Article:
Jamaican lamb curry with rice and peas

lamb curry

My ex-boyfriend Sasha taught me to cook this curry. His biological dad had showed him how in an effort to bring him closer to his Jamaican roots (he had been adopted by a white family from Wilsden and had apparently grown up eating too much Yorkshire pudding).

The original recipe was made with goat but Sasha and I used lamb as it was easier to get hold of (well in our Southwark branch of Tesco at least). Back in those days this was our Sunday dinner of choice which we ate in preference to a traditional English roast – the wonderful aromatic smells of this curry cooking could rival any roast beef dinner.

I haven’t cooked this dish in very long time (in fact my husband Ben couldn’t remember me ever cooking it for him) but my bumper chilli crop bought it to mind. The flavours are so deep and delicious that I realise now why we used to eat it every week. I also realise why I was a stone and a half heavier in those days – with all that lovely lamb fat melting into the sauce and the coconut milk seeped rice it’s seriously delicious but not one for the faint hearted.

Jamaican lamb curry

  • Half a lamb shoulder, approximately 1.3kg (about 630g prepared weight)

For the marinade

  • 1 tablespoon of lemon juice
  • 3 garlic cloves, crushed
  • 1 teaspoon of fresh (or dried) thyme, stalks removed
  • 1 heaped teaspoon of Dunn’s River ‘All purpose’ or ‘Caribbean everyday seasoning’ (or similar Caribbean seasoning)
  • 2 fresh chillies, chopped
  • ½ teaspoon of ground mixed spice
  • 1 teaspoon of turmeric
  • 1 teaspoon of garam masala
  • ½ teaspoon of sugar
  • A pinch of salt and 3 or 4 twists of the pepper mill

For the sauce

  • 1 tin of tomatoes
  • A Knorr beef stock pot
  • 1 tablespoon of tomato puree
  • 1 onion, roughly chopped
  • Water to cover

First you need to prepare the lamb. I like to buy mine with the shoulder bone still in and butcher it myself. I’m not that skilled but this way I can trim off as much of the fat as possible and keep the bones for the sauce. If you don’t have time for this (or if you’re not a fan of handling meat) then ask your butcher to do this for you or buy it ready diced from the supermarket.

Remove all the meat from the bone, chop into good size chunks (about 3 cm square if you can, although if you’re not skilled at butchery you may have some smaller pieces and this is absolutely fine).

Put the meat and the bones in a mixing bowl and add all the marinade ingredients. Give everything a good massage with your hands then cover with cling film and place in the fridge for the flavours to mingle. Leave this for anywhere between 6 and 24 hours but the longer the better really.

lamb curry marinade

When you’re ready to start cooking remove the meat from the fridge and let it come back to room temperature. Then heat a little oil in a frying pan and brown the meat in batches until it’s a lovely dark brown colour on both sides (see photo below, the pieces on the right hand side are the colour you want). Don’t overcrowd the pan and take your time here as this step is essential for the deep meaty flavour. The lamb does not need to cook through at this stage. Once browned put the lamb pieces in a large casserole dish with a lid. I also brown off the bones and add these to the pot to improve the flavour of the sauce.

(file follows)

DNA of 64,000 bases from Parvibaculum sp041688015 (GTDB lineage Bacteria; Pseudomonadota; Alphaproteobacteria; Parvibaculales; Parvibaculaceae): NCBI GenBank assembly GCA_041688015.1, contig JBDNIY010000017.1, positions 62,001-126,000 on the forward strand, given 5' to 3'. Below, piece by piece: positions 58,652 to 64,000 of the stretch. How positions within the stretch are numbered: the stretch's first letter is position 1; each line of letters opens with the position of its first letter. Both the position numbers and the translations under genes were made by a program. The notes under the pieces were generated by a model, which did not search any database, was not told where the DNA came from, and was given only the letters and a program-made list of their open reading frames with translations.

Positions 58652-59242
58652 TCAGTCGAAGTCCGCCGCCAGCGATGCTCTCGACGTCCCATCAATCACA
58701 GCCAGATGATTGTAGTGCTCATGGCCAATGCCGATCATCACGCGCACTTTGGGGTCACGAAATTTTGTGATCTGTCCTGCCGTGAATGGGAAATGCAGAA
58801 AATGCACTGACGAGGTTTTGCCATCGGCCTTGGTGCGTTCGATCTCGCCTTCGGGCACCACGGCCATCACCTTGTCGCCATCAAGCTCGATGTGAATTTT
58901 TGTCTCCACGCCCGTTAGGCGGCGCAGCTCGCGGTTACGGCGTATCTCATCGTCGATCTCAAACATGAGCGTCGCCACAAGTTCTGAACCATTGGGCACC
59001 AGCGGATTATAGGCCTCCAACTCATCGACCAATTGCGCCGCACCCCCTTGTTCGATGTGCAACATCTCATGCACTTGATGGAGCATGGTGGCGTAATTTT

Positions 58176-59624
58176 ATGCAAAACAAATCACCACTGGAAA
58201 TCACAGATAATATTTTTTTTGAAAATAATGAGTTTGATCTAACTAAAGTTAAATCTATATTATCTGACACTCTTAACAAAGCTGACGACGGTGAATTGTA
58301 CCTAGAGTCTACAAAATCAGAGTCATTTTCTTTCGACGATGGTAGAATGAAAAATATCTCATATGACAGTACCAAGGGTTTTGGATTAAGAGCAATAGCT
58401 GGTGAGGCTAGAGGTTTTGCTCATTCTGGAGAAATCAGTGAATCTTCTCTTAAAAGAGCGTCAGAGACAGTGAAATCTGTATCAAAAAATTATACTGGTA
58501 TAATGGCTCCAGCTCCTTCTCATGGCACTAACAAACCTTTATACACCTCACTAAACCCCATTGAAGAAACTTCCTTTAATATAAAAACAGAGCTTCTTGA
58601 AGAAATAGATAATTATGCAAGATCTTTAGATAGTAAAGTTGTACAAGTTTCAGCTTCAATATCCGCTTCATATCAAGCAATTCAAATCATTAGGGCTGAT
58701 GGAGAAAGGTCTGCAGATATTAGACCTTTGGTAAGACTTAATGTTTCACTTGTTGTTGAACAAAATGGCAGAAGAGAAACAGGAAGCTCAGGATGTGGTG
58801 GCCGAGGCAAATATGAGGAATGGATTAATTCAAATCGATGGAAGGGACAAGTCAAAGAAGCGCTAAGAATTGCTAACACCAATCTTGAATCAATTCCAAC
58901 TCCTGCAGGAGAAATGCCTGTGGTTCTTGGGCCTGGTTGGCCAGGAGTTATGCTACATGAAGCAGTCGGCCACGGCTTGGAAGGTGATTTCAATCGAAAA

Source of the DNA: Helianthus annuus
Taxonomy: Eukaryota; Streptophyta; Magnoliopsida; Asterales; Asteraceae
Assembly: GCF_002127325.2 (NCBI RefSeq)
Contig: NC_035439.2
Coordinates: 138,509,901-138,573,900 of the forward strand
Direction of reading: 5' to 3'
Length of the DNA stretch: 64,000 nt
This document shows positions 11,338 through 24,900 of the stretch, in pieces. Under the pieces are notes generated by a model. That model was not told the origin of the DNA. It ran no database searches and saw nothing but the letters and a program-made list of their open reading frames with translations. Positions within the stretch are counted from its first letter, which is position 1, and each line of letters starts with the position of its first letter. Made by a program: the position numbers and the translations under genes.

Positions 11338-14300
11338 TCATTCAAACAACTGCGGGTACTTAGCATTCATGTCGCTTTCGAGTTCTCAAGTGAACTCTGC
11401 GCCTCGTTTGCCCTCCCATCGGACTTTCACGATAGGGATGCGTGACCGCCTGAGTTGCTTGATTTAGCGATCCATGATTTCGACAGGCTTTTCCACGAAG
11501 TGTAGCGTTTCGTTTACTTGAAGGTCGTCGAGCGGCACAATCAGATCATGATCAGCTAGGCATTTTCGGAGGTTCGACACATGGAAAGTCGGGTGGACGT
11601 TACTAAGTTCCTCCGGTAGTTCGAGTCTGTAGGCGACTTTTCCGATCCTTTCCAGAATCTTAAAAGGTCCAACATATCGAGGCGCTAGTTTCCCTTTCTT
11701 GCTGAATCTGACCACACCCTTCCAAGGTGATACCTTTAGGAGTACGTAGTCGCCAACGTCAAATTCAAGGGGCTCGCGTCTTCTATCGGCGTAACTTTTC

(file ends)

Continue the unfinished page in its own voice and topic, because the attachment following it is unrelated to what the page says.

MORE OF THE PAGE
lamb curry browning

Once all the lamb is browned use the same pan to fry the onions until brown. Then add the tomatoes, tomato puree and stock pot to the pan and bring to a simmer. Pour this mixture into the casserole dish, then add enough water to just cover all the meat.

Put on the lid and cook in an oven preheated to 180oC for two hours. After this time turn the oven down to 140oC and cook for a further 2-3 hours (or until the meat is very tender). You will need to check the curry from time to time during this period and add a little more water if the sauce is too dry. After a couple of hours you should also check the seasoning and add a little more salt and/or chilli if necessary according to your own personal taste.

Before serving remove the lamb bones. Serve with rice and peas.

Rice and peas

This is not Sasha’s recipe but my very own. It’s basically the brilliant Delia method of cooking rice (which has appeared on this blog before) with the addition of coconut milk, thyme, seasoning and kidney beans.

It’s important to note that ‘peas’ actually means ‘kidney beans’ here (a Jamaican lingo thing). I love this so much that I could easily eat it as a dish all by itself.

Serves 2-4 depending on appetite

  • Half a pint of basmati rice
  • A little butter or oil
  • A tin of coconut milk and enough water to make up to 1 pint
  • A Knorr chicken stock pot (or similar concentrated stock)
  • ½ a teaspoon of Dunn’s River ‘All purpose’ or ‘Caribbean everyday seasoning’ (or similar)
  • A few sprigs of fresh thyme (or use 1/2 teaspoon of dried)
  • A tin of kidney beans

Put a small dollop of butter or a dash of oil into a small saucepan and put it on a low heat on the hob. Add the sprigs of thyme, the ½ teaspoon of seasoning and the kidney beans.

In a measuring jug tip in half a pint of basmati rice. Pour the rice into the saucepan with the butter/oil and seasoning and give it a good stir.

Tip the coconut milk into a measuring jug then add the stock pot and enough water to make up 1 pint. Then tip this into a saucepan (separate from the one the rice is in) and bring to the boil.

Tip the heated coconut mixture into the saucepan with the rice and bring back up to the boil. Then put on a tight fitting lid and turn the heat down low. Cook for 15 minutes. Do not be tempted to open the lid.

After 15 minutes fluff up the rice with a fork. If it’s not quite done then put the lid back on, remove from the heat and leave it to steam for a further five minutes.

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